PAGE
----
Nearly two years since the signing of the Abraham Accords — U.S.-brokered agreements normalizing Israeli relations with the UAE and Bahrain — the bilateral hope and promise encapsulated in that diplomatic achievement have borne fruit in several arenas. This is particularly the case between Israel and the UAE, underscored most recently by the Free Trade Agreement (FTA) signed between the two countries on May 31. Indeed, the agreement follows a steady pace of warming ties and joint endeavors since the two countries agreed to normalize relations in 2020.

Yair Lapid, right, the Israeli foreign minister, and Abdullah bin Zayed Al Nahyan, the Emirati foreign minister, at a summit in Sde Boker, Israel, March 27, 2022. (Amit Elkayam/The New York Times)
Yair Lapid, right, the Israeli foreign minister, and Abdullah bin Zayed Al Nahyan, the Emirati foreign minister, at a summit in Sde Boker, Israel, March 27, 2022. (Amit Elkayam/The New York Times)

Jerusalem Tensions Fail to Derail Normalization

This FTA is remarkable on its own terms — it will remove duties on most goods traded between the two nations and can thereby be expected to give a meaningful boost to trade and partnerships across a variety of sectors. As such, it serves as a reminder that contrary to much of the analysis of the Abraham Accords, these agreements are about far more than finding common security ground and assurance in the face of a shared Iranian threat. While Iran does serve as a mutual concern partly driving these new alignments, the cooperative economic, social and technological dividends already yielded by the accords tell us that for all concerned, normalization is as much a matter of creating opportunities as it is of warding off challenges.

As such, it is perhaps more remarkable that the FTA was signed in the immediate wake of flaring violence and tensions in Jerusalem, following a provocatively routed and conducted “Jerusalem Day” flag parade of extreme right-wing Jewish nationalists through a Palestinian neighborhood of the city, and a prior month of rising violence centered around growing challenges to the historic Status Quo arrangement on Haram Al Sharif/Temple Mount. In fact, the same day the FTA was signed, the UAE foreign ministry condemned the “storming of extremist settlers into the courtyard of the blessed al-Aqsa Mosque under the protection of the Israeli forces.” In this post-Arab Peace Initiative world, the message is clear: Jerusalem — specifically Al-Aqsa mosque — remains important to the Emiratis, but the future and fate of their burgeoning ties with Israel will not rise and fall solely on the trajectory of Israeli-Palestinian relations or the conflict and occupation. These agreements are resilient and beholden to national interests alone.

The Israeli-Palestinian Conflict Still Looms Over New Regional Alignments

This is a phenomenon with reverberations and reflections beyond the Emirates. In recent days, U.S. Secretary of State Tony Blinken has referred to Saudi Arabia as a “critical partner…[in] helping to expand the Abraham Accords.” This statement comes against a backdrop of proliferating reports and speculation about a recent senior level Israeli visitor to the Kingdom, and Biden administration efforts to work toward more formal normalizing of ties between those two countries, including through reported mediation of a Saudi-Egyptian-Israeli deal pertaining to the transfer of two Red Sea islands from Egyptian to Saudi sovereignty. If Saudi Arabia has continued to hold the formal line against normalizing ties with Israel absent progress toward a Palestinian state, their recognition that normalization is an end-goal to be sought is clear. In this vein, while at the Davos Economic Forum in recent days, Saudi Foreign Minister Prince Faisal Bin Farhan pushed back on speculation that his country’s position had changed. He did so while lauding the promise and potential that normalization could bring, but said, “we won’t be able to reap those benefits unless we address the issue of Palestine.” It is hard to imagine that Saudi Arabia does not have a clear eye on the potential scope of those benefits as it considers its Emirati neighbor’s target of increasing annual bilateral trade with Israel to more than $10 billion over the next five years.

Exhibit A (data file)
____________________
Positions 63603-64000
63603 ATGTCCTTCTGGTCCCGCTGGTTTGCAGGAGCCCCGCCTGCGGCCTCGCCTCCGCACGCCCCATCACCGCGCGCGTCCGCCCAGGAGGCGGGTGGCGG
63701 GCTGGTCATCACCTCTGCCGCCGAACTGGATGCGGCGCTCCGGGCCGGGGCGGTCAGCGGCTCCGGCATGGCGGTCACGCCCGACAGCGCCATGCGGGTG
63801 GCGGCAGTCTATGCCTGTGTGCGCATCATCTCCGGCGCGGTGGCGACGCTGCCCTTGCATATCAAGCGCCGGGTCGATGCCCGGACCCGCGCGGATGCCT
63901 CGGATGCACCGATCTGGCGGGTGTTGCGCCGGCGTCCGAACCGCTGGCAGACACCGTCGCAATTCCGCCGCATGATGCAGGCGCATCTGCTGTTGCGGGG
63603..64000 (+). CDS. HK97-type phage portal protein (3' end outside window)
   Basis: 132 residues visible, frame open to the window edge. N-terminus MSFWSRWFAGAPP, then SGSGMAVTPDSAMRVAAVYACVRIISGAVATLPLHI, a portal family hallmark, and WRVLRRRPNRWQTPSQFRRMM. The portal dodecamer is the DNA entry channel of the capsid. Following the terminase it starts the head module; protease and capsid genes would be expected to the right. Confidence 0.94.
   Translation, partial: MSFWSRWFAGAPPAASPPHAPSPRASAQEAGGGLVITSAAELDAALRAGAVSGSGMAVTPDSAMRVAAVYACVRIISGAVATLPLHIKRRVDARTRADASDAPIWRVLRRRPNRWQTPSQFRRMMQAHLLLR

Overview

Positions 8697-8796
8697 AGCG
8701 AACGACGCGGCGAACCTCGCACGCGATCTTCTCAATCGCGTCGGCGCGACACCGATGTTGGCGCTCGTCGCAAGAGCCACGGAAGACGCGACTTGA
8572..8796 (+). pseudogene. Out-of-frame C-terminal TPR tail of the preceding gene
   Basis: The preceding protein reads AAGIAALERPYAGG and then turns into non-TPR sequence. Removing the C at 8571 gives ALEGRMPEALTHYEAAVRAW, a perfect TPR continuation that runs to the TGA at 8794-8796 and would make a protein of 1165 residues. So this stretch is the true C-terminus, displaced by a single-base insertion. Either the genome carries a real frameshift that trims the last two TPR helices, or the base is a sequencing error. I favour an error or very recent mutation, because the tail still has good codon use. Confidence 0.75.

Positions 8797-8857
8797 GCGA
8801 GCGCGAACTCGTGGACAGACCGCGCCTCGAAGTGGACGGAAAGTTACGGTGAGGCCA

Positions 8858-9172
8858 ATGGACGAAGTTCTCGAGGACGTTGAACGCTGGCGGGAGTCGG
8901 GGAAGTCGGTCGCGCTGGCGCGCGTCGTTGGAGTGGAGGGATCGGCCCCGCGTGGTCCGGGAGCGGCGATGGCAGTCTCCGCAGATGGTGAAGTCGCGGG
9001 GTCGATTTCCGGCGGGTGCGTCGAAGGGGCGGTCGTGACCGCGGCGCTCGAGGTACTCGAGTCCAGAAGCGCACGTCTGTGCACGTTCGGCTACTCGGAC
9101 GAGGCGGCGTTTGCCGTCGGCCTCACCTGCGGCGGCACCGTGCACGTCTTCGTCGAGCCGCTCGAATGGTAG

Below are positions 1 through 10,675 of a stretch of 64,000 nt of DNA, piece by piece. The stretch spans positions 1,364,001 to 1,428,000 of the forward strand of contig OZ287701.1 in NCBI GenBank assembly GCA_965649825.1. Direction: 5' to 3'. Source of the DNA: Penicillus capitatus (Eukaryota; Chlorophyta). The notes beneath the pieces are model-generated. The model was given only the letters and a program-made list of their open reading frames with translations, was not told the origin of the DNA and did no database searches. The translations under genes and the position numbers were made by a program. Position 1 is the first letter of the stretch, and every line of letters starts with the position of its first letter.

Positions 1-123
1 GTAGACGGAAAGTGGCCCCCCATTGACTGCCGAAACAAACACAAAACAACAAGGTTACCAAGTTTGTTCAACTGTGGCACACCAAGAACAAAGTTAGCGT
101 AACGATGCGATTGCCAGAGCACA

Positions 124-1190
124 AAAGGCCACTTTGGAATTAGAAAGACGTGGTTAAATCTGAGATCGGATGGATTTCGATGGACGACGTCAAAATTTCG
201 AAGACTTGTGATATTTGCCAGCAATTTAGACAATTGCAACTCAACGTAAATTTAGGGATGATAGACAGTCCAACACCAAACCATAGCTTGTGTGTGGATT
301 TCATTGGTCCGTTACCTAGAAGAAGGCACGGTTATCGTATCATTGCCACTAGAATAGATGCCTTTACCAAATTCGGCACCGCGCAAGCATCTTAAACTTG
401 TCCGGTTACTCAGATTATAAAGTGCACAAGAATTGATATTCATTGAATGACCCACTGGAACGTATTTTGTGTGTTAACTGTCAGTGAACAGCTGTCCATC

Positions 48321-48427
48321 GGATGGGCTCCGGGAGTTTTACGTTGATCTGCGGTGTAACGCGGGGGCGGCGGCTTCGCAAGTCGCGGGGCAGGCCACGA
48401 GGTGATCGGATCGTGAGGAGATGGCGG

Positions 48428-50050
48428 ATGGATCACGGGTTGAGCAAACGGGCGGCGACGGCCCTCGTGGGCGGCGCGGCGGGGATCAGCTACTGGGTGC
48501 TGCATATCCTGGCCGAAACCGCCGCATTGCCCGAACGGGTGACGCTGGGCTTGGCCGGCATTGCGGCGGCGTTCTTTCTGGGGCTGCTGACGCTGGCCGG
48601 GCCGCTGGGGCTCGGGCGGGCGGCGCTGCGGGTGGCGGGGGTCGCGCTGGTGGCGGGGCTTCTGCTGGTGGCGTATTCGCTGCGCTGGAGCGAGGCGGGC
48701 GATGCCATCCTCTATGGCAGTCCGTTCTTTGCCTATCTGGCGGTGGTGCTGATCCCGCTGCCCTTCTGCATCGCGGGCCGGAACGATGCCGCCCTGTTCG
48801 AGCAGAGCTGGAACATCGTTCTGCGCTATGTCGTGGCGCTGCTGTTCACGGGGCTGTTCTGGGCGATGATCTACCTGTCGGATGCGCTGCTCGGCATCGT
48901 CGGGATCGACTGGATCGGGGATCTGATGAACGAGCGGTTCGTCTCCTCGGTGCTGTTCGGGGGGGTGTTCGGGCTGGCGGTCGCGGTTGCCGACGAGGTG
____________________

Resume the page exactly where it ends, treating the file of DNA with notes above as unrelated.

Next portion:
As President Biden readies for a visit to Jerusalem and Ramallah at the end of this month, and a possible stop in Saudi Arabia, it is this heady brew of competing and at times conflicting priorities, realities and considerations that are confronting him. While the administration has continued to insist on “an enduring commitment to the principle of a two-state solution,” the lack of vigorous pursuit toward that goal, and perceived inaction or even backtracking on previous commitments, has done little to warm official U.S.-Palestinian ties or engender greater trust in the United States as a credible third party that can broker an end to the conflict and occupation. Meanwhile, with the United States facing the realities of rising oil prices amid Russia’s war on Ukraine, and the prospect of more realistic foreign policy progress on warming (if gradual) Saudi-Israeli ties, a focus on mending strained relations with the Saudi Kingdom and, in the process, pushing further toward Saudi-Israeli normalization seems like a lower hanging fruit than taking Israelis and Palestinians to task, or challenging them to renew diplomacy.

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